The Kentucky Department of Parks is poised to allow private corporations to develop at, or even operate aspects of, state parks, and expansion of previous efforts permitting commercial activity.
Parks Commissioner Elaine Walker suggested to a state legislative committee Thursday that General Burnside State Park, a 400-acre park 10 miles south of Somerset, could serve “as a potential pilot” for the effort.
Walker briefed the committee on the park system’s fiscal outlook amid efforts to control growing operating costs—which have prompted some lawmakers to consider privatization efforts on their own—and offered a broad outline of the department’s plans.
“I’m not sure I’m a big fan of the term ‘privatization,'” Walker said. “What we’re looking at is public-private partnership.”
Walker said that the department is in the process of drafting a request for proposals from private companies to build and operate commercial facilities, including a new lodge. The requests could potentially include permitting a company to take over Burnside Island’s 18-hole golf course and to perform maintenance duties, Walker said.
“We can’t afford to build a lodge at Burnside,” Walker said. “However, we believe that there may be an interest in building a 50-room lodge that would be of tremendous benefit … they could build it, they would operate it, they would maintain it, and then give us a check for a certain percentage.”
Walker said that the department has identified other parks that could follow Burnside Island, including the potential for constructing new convention centers to boost attendance of existing lodges. She did not identify which parks are being studied.
State Rep. Tommy Turner, a Somerset Republican, chided Walker for leaving him out of the development process. He said he heard rumors from constituents about such a plan.
“The ones of us up here representing these people are not part of those meetings, and that’s pretty troubling to me,” Turner said.
Park funding increased in the biennial state budget enacted and revised this year, from about $80.2 million in 2012 to $81.3 million in 2014. It’s projected in the 2016 budget for $83.7 million.
State park revenue for the past three years has been about $48 million annually, according to the parks department.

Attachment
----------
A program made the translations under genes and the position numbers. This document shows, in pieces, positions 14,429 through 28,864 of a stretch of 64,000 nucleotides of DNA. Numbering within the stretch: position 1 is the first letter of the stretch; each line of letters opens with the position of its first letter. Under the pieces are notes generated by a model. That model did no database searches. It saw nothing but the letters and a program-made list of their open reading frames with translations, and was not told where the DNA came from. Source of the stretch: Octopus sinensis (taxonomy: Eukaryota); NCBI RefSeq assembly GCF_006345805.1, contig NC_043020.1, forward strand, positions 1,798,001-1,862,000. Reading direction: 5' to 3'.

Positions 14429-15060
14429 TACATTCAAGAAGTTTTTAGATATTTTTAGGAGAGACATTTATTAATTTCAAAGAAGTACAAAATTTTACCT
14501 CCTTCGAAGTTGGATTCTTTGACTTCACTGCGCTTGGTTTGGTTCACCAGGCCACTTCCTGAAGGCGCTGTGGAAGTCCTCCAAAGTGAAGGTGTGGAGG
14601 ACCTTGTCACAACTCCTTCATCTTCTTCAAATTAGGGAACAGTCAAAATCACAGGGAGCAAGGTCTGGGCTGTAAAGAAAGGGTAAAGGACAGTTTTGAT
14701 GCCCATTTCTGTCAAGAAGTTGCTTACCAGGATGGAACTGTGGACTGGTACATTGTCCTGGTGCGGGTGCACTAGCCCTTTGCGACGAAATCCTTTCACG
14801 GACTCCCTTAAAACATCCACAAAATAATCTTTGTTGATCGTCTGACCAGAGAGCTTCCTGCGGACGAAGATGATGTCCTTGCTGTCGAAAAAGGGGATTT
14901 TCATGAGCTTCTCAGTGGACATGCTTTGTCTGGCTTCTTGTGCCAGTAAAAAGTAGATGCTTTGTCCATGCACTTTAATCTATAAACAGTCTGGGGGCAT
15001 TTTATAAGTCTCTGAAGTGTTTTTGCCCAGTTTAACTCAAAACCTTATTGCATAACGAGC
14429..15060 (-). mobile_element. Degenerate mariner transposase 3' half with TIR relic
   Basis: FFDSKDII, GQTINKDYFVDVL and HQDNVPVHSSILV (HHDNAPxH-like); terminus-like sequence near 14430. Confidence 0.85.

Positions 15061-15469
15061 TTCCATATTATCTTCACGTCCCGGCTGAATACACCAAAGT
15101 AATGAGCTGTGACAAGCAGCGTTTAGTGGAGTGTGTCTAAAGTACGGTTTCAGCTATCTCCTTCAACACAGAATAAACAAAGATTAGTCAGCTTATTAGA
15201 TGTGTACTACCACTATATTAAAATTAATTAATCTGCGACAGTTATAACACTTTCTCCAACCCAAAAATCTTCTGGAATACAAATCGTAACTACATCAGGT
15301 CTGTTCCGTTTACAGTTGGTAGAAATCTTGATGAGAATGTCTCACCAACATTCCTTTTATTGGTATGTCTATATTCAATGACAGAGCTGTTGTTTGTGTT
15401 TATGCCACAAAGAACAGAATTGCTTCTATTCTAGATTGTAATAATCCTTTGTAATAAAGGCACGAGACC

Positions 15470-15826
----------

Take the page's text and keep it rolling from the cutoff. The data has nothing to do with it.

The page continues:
Previous rounds of cuts reduced park personnel and operating hours to balance tight budgets in the wake of the 2008 recession. The cuts ultimately led, in 2010, to limited privatization efforts proposed by the department, including privatizing 18 formerly public golf courses.
During the 2014 General Assembly, debate ensued over a bill introduced by Republican Reps. Kenny Imes and Richard Heath. House Bill 117 would have permitted the state to lease tracts of park real estate to private companies for the purposes of commercial development to offset the maintenance and personnel costs.
“I see we are serving the public much better, you’ve got better facilities, better accommodations, more going on around it, where they can come in for family or business organizational meetings,” Imes told Kentucky Public Radio in January. “And I just see it as an expansion of the original concept of the park.”
Imes withdrew his bill following criticism led by Rep. Jim Wayne, a Louisville Democrat, over concern about the bill’s lack of protections for state park workers’ jobs. Walker said that the current program under development would include protections for state park workers.
The legislature also passed a bill this year that would allow dry counties in which state parks are located the option to vote on whether to allow alcohol sales on parklands.
About a dozen states permit some form of park privatization scheme, including Tennessee, Florida and California.
In 2012, the California legislature avoided the closure of 70 state parks by entering into public-private partnerships with groundskeeping companies like American Land & Leisure, which assumed the bulk of personnel and maintenance costs for six state parks. A 2012 report by the legislature’s nonpartisan Legislative Analyst’s Office said privatization would save the state tens of millions of dollars annually.
According to state budget documents, the parks system in Kentucky provides “overnight lodging to 425,000 guests, food service for 1,175,000 meals for dining patrons, camping for 470,000 guests, golf for 210,000 players, along with other park amenities and activities.”